Research supports this conclusion. Studies have affirmed that boundary setting in work-life demands increases overall psychological wellbeing, whereas poor work boundaries correlate with poorer mental health.
How You Can Guard Your Well-Being
To "steward your soul," you need time in your day to listen to and become acquainted with your needs—specific, protected time set aside for gentle self-curiosity of your hopes and desires as well as a tender-hearted exploration about the pains and discomforts you suffered throughout the day.
To do this, start by exploring (perhaps by writing your answers in a journal) questions like, “Why did that statement hurt me?” or “Why was my irritation so strong when she made that comment?” A quick daily check-in with the moments of peace and joy, along with the twinges of pain or fear, will reveal much about your deepest needs. This ritual of a "daily examen" is a part of some faith traditions, but it need not be connected to a particular religious faith. Rather, this daily "soul examination" gives you permission to learn what your needs are, as well as a method to do so.
Next, it takes time to restructure your world to care well for yourself and the needs that you may have overlooked. To begin, start by setting small, flexible goals and boundaries to progressively build a life that supports your well-being needs.
In my own life, for example, I've identified some personal, regular needs that may be unique to me but that are necessary for my wellbeing. Things like spiritual solitude, regular exercise, and even giving myself permission to run five minutes late to a client session if I need to use the bathroom are components of my own "soul stewardship." (As one therapist joked in the stalls, “Potty breaks are self-care.” Humorous, but revealing.) My needs will not be met without my recognition and ownership of these needs.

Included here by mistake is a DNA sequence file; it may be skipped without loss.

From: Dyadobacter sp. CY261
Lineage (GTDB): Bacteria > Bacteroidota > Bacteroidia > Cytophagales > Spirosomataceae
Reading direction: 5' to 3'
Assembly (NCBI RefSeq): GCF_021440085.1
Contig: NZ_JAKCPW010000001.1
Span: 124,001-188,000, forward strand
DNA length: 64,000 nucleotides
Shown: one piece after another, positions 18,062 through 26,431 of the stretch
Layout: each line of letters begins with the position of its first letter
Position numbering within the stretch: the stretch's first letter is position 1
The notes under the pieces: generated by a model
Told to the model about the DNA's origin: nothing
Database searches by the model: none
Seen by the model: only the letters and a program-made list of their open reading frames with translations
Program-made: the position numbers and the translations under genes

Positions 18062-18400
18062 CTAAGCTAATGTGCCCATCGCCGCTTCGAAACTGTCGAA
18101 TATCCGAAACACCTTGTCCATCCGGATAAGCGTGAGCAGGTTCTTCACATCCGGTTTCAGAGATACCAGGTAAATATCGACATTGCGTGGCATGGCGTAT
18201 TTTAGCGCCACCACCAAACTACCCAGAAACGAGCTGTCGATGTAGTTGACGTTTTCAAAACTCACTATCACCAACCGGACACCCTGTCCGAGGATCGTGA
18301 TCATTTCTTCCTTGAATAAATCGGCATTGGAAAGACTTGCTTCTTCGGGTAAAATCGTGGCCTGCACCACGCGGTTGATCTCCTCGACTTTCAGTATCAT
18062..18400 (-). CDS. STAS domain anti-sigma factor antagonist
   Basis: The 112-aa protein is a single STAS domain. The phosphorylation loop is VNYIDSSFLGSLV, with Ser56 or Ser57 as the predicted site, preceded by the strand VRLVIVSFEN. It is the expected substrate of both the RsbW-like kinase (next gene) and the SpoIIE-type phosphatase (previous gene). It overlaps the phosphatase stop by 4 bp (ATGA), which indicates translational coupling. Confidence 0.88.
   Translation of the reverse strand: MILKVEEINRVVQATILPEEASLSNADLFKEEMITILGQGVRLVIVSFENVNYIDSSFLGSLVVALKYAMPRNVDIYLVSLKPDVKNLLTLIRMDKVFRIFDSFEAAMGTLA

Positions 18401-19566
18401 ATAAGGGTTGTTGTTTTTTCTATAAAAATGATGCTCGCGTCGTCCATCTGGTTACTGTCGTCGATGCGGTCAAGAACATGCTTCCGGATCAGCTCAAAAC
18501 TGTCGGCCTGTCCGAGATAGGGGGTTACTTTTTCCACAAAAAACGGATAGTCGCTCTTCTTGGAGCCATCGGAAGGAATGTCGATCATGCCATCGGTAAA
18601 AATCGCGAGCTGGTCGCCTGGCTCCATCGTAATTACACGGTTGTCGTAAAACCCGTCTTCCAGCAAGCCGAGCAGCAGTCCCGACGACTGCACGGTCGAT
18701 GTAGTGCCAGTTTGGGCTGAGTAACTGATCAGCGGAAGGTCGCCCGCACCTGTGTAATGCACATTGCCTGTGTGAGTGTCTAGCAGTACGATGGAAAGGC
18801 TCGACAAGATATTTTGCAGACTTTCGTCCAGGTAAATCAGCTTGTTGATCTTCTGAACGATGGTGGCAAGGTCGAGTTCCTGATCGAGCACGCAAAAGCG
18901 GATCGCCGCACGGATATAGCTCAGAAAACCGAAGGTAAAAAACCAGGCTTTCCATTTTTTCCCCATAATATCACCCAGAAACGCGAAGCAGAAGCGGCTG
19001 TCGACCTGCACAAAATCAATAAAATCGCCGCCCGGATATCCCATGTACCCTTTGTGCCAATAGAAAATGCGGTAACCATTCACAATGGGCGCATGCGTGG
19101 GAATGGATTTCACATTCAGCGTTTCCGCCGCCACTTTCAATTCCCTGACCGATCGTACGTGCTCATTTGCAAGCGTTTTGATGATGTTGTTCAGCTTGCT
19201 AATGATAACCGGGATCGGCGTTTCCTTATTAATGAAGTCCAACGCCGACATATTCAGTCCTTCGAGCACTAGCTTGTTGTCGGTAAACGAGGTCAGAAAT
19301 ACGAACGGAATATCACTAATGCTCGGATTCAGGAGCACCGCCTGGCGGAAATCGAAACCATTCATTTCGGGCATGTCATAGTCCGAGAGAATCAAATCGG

When establishing new boundaries, it can be helpful to establish an affirmation or mantra, like “My needs matter.” Then, when enacting the new boundary, internally rehearse the affirmation and visualize enacting the boundary. Research supports this: A 24-year meta-analysis concluded that mentally visualizing a new task increases the desired gain (although success rates vary by individual).
When I committed to caring for my physical being by allowing myself to sometimes run a few minutes late to a client session, for example, I experienced tension. I had to internally verbalize my affirmation: “My needs matter too.” Within a short period, this mental rehearsal and consistent practice built acceptance of this need, and I experienced greater wellbeing throughout my therapy days.
You can learn your needs, listen to your "soul signals," and care consistently and generously for your whole being. Future articles in this blog will discuss more specifically how to understand your unique needs and steward your time, body, energy, and emotions. In the meantime, affirm the importance of taking care of yourself and your unique needs. Give yourself space and time to learn from your "soul signals" on how to identify unmet needs. And lastly, commit to caring for yourself well.
Begin today stewarding yourself as if you matter.